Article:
On April 18, 2022, the Supreme Court invited the Solicitor General to file a brief expressing the views of the United States in the Amgen, Inc. v. Sanofi, Inc. case, which involves important questions of enablement for genus claims. We have previously covered the Federal Circuit’s decision, Amgen’s petition for a writ of certiorari, and the multiple amicus curiae briefs submitted in this case. Additionally, on March 14, 2022, Sanofi filed its Opposition to Amgen’s cert petition, and on March 22, 2022, Amgen filed its Reply Brief. The Supreme Court’s Call for the Views of the Solicitor General (“CVSG”) signals the Court’s interest in this case. This post provides a summary of Sanofi and Amgen’s latest briefing. We will continue to provide updates as this case evolves.
The introduction of Sanofi’s Opposition is direct, arguing that Amgen “attempt[ed] to corner the market on PCSK9 inhibitors—and after Respondents developed Praluent—Amgen obtained additional patents that broadly claim all antibodies that bind to certain amino acids on PCSK9 and clock its binding to receptors.” Sanofi argues that the Federal Circuit’s decision “rightly rejected this gambit, holding that Amgen’s broad functional claims are not enabled and thereby invalid under 35 U.S.C. § 112.” It further tried to persuade the Court that the decision does not need to be reviewed, as “in its unanimous decision, the [Federal Circuit] panel merely applied well-established law to the undisputed relevant facts and determined that Amgen’s broad functional claims require undue experimentation and thus are not enabled by the particular specification.”
In response to Amgen’s first argument that the Federal Circuit treated the enablement issue as a question of law while the Supreme Court has treated it as a question of fact, Sanofi alleges that the Supreme Court has consistently held that patent validity issues like enablement are questions of law involving subsidiary findings of fact. Sanofi cites Supreme Court cases framing the issue of patent validity as a question of law, and cites Federal Circuit cases that have followed suit. It argues that Amgen “cites a handful of this Court’s decision predating the Civil War.” Sanofi discusses parts of Amgen’s cited cases to argue that these cases do not actually contradict the Federal Circuit’s decision. While Sanofi acknowledges that some of the cases Amgen cites included factual issues for the jury, it argues the issues related to the capabilities of the person skilled in the art. Sanofi thus argues that there is no reason for the Supreme Court to hear this case because it is consistent with precedent. Sanofi even asserts that “Amgen also vastly overstates the importance of this issue,” which is interesting given the multiple amicus briefs submitted encouraging the Supreme Court to take up the case.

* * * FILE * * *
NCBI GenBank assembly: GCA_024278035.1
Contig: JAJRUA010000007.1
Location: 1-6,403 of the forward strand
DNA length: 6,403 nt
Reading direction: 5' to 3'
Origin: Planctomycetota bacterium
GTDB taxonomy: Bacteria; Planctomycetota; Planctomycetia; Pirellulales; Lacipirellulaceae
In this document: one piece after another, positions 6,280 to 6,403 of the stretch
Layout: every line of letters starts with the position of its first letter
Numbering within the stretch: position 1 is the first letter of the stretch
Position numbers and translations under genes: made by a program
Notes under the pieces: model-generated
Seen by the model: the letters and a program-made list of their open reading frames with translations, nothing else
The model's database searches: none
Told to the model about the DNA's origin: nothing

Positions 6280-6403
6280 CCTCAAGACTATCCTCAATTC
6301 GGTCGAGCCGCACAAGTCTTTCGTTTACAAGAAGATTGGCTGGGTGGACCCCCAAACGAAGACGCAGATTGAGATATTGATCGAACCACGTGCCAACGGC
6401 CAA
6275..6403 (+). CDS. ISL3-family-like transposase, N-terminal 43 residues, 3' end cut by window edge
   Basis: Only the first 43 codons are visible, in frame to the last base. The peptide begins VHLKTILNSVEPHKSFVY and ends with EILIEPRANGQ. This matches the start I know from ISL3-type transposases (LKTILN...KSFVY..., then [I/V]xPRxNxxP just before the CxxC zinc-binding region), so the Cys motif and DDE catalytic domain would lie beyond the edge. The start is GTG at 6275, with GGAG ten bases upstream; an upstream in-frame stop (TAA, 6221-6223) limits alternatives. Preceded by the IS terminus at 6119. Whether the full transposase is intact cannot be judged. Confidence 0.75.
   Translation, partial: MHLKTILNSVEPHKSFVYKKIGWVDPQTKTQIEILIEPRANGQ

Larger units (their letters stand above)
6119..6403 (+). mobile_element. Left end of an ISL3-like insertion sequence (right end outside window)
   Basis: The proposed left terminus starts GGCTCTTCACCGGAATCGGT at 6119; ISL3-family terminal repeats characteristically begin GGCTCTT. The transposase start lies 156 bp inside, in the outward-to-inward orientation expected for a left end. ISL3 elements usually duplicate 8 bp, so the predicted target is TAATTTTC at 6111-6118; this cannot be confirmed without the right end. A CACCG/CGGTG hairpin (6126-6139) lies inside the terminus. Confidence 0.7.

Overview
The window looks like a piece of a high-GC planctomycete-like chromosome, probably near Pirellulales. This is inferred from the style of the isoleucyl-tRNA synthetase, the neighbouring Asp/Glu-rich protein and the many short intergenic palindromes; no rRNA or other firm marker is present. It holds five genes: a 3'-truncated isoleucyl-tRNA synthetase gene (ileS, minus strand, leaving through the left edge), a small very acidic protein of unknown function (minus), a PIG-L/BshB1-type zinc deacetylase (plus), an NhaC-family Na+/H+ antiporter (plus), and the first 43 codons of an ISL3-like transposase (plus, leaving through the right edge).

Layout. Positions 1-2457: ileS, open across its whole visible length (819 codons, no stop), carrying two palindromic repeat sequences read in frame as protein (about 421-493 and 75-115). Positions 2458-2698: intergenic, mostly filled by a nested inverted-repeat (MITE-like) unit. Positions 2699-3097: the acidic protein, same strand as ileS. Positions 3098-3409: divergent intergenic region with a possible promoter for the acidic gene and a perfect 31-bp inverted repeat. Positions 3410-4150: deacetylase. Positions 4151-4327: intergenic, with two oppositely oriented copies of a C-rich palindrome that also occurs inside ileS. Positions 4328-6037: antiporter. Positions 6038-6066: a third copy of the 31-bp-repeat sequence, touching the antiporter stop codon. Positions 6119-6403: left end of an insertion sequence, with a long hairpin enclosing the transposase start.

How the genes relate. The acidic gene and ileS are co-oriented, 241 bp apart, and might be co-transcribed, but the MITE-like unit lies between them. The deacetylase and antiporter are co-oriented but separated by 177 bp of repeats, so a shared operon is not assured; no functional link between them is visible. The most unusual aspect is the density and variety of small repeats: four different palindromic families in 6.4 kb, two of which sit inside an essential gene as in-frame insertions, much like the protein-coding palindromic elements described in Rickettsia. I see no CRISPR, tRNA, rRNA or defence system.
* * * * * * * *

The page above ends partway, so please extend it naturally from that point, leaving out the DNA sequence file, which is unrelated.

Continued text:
As to Amgen’s second argument that the Federal Circuit’s decision created a special test applicable to functional genus claims, Sanofi states this is simply not true; the Federal Circuit repeatedly disclaimed any bright-line rule, and its holding was only a result of applying the same factors that the Federal Circuit has used in the past. Sanofi insists that Amgen’s second argument “is nothing more than a request for factbound error correction dressed up as a supposed legal dispute.” It notes that the Federal Circuit repeatedly stated its decision was not a bright-line rule, and that the Federal Circuit decided Amgen’s claims required undue experimentation after considering the Wands factors in this specific case. Sanofi argues that Amgen neither challenged the use of the Wands factors nor the breadth of its claims. It contends that the Federal Circuit created no new test for enablement, but the claims were not enabled to allow one of ordinary skill to make and use the full scope of the invention.
Amgen’s Reply Brief is consistent with the arguments made in its petition. First, Amgen states that “Sanofi-Regeneron cannot dispute that this Court has repeatedly declared that enablement is a ‘question of fact’ for ‘the jury.’” Amgen cites cases concluding that enablement is a question of fact for the jury, and argues that the determination of whether a jury or a judge should decide if a patent is enabled is extremely important for patent infringement cases. Second, Amgen argues that the Federal Circuit’s holding that the specification must enable skilled artisans “to reach the full scope of claimed embodiments” without “substantial time and effort” was unnecessary, as the evidence shows that the skilled artisan could make the antibodies that Amgen claimed every time by following the patent’s specification. Amgen argues that this “full scope” decision is equivalent to imposing a numerosity or exhaustion requirement. It argues that this “rewriting” of § 112 was unnecessary, as the Federal Circuit could have required, as it has before, that the challengers provide concrete evidence that a substantial number of embodiments cannot be made by following what the patent teaches. Amgen argues that the Supreme Court has never suggested that patents are invalid when skilled artisans can easily make embodiments within the claims, simply because ‘substantial time and effort’ is needed to make all embodiments. It argues the importance of the Supreme Court granting certiorari, as the Federal Circuit’s decision will raise the bar for enablement of genus claims far too high. Finally, Amgen argues that this case is an ideal vehicle for Supreme Court review: “Two different juries heard the evidence and found Amgen’s patents enabled—yet the Federal Circuit reaches a contrary result. Who decides enablement was clearly outcome-dispositive.”
 See In re Wands, 858 F.2d 731 (Fed. Cir. 1988).
 Wood v. Underhill, 46 U.S. (5 How.) 1, 4 (1846).